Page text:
In November of 1967, Chevrolet loyalists Alvin and Elizabeth Moore decided to jump ship and buy an Oldsmobile, so they drove their 1964 Impala to their local Oldsmobile dealership, and purchased a top-of-the-line 1968 Oldsmobile four-door Luxury Sedan.
Painted in Willow Gold, the sedan stretched 18 feet, 7.5 inches between its massive bumpers, and was supported on a 126-inch wheelbase by a set of 8.85-inch-wide white sidewall tires that highlighted the deluxe wheel discs.
One of 40,755 Oldsmobiles manufactured, the 1968 Luxury Sedan had chrome door moldings, auxiliary floor mats, soft-ray tinted glass, deluxe push-button radio with bi-phonic rear speakers, four-season air conditioning, and the almost-obligatory-for-the-time vinyl top roof covering. The total cost was $5,430.
The ‘68 Olds — with its mighty 365-horsepower V-8 — was used sparingly by the couple for several decades, so they decided to sell it. Through friends and family they found interested buyers.
Norris and Betty Waterfield were smitten on first sight of the 4,273-pound Oldsmobile. “We’ll take it,” Norris remembers telling the owners. He recalls Mrs. Moore’s reaction: “Sonny, you make hasty decisions. You haven’t even listened to it run.” So she insisted he start the engine and listen to it. Waterfield obliged, and then repeated his earlier decision: “We’ll take it.”
“It was never driven in the rain or snow or after dark,” Moore said. Nor was sunlight ever permitted to work its damage on the car. That helps to explain its fabulous condition.
The Waterfields bought the spectacular 1968 Oldsmobile, and once they got their gem home, Norris gave the car a mechanical physical examination and found almost everything as it left the factory. The vintage wiring was replaced, as were the entire exhaust and brake systems.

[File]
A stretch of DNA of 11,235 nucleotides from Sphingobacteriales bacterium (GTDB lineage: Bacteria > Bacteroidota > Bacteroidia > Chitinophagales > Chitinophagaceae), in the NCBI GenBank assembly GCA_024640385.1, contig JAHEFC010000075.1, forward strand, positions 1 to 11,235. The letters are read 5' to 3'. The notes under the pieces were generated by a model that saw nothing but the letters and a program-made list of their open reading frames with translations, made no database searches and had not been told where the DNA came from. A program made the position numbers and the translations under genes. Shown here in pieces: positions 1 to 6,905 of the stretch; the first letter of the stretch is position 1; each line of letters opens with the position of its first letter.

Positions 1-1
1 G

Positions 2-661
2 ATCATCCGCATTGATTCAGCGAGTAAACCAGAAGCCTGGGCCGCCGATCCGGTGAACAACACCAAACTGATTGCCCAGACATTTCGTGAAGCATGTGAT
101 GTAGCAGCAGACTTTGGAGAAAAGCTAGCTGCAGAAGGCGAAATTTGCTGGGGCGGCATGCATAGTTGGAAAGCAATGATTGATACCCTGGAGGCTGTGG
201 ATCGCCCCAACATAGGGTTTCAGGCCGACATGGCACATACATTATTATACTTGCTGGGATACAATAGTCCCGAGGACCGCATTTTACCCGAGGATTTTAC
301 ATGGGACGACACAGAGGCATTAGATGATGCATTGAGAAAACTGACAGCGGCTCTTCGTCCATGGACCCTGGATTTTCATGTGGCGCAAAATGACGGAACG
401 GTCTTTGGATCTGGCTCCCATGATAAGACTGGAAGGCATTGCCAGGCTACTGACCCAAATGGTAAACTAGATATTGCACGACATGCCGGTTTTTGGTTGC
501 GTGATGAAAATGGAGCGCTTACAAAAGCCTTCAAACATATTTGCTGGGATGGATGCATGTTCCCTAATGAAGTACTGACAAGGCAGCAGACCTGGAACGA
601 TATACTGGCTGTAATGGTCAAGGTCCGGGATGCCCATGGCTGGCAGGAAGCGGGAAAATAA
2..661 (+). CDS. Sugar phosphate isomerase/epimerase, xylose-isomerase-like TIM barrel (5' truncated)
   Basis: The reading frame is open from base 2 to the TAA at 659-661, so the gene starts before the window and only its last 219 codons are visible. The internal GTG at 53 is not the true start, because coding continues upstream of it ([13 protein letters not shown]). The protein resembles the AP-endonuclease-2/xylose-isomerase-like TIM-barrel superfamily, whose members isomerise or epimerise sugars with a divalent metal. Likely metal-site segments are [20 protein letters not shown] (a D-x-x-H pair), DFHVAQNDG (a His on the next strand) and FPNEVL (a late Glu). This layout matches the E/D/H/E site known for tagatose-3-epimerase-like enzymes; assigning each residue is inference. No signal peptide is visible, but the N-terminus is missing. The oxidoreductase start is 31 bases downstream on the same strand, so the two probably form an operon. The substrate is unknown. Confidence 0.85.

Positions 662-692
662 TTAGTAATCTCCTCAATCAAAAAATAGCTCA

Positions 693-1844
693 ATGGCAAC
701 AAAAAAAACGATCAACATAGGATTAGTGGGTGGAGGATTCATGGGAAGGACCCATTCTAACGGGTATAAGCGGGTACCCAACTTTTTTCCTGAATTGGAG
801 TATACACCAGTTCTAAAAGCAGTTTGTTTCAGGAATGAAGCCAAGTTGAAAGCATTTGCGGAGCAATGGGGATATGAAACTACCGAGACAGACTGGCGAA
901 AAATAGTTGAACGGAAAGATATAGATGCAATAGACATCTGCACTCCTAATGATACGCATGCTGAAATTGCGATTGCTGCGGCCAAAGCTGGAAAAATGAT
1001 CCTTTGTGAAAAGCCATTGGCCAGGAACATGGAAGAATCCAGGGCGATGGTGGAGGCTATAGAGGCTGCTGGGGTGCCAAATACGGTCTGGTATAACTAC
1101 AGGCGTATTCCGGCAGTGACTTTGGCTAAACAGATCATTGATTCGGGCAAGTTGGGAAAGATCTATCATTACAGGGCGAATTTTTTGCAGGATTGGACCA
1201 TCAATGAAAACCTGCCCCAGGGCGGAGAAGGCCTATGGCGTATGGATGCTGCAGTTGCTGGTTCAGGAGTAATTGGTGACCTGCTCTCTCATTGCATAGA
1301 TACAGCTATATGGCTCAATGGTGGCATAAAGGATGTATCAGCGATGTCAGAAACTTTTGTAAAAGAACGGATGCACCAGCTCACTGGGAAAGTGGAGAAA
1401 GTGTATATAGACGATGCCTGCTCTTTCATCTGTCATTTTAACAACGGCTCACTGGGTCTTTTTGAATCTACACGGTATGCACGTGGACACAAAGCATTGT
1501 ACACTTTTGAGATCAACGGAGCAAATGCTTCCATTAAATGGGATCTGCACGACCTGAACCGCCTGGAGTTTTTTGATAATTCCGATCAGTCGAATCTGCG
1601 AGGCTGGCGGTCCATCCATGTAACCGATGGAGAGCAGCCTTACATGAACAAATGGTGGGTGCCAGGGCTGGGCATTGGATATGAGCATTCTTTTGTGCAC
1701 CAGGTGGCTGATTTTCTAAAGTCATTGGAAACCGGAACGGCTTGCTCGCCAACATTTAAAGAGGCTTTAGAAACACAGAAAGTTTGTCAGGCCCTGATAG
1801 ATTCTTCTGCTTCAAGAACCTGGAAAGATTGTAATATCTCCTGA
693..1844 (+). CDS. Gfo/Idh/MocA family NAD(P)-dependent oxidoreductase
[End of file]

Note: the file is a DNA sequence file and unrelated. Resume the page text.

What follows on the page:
Inside the spacious Oldsmobile is a built-in vanity in the rear of the front seat. The car features stainless steel window frames and pull-down armrests in both front and rear seats. Power steering, brakes, windows, and a power seat are amenities expected in such a top-of-the-line vehicle. The Turbo-Hydramatic transmission is controlled by the usual lever alongside the two-spoke steering wheel. The 120-mph speedometer is nestled in one of the three instrument pods.
The Waterfields have been very involved in antique automobile events and had long sought an air-conditioned antique car to use on tours. The Oldsmobile precisely fits their needs. They recall one summer traveling from Virginia to New York and packing their bags into the 14.5-cubic-foot trunk to attend the Antique Automobile Club of America. By the time they returned home they had driven 1,394 miles.
They reported fuel economy of about 17 mpg on the highway, except when the air conditioner was employed, bringing the figure down to 14 mpg. Perhaps that’s why the car came equipped with a 25-gallon fuel tank. Despite the low fuel economy, the Oldsmobile performs the way the new owners like. “It’s a beauty.”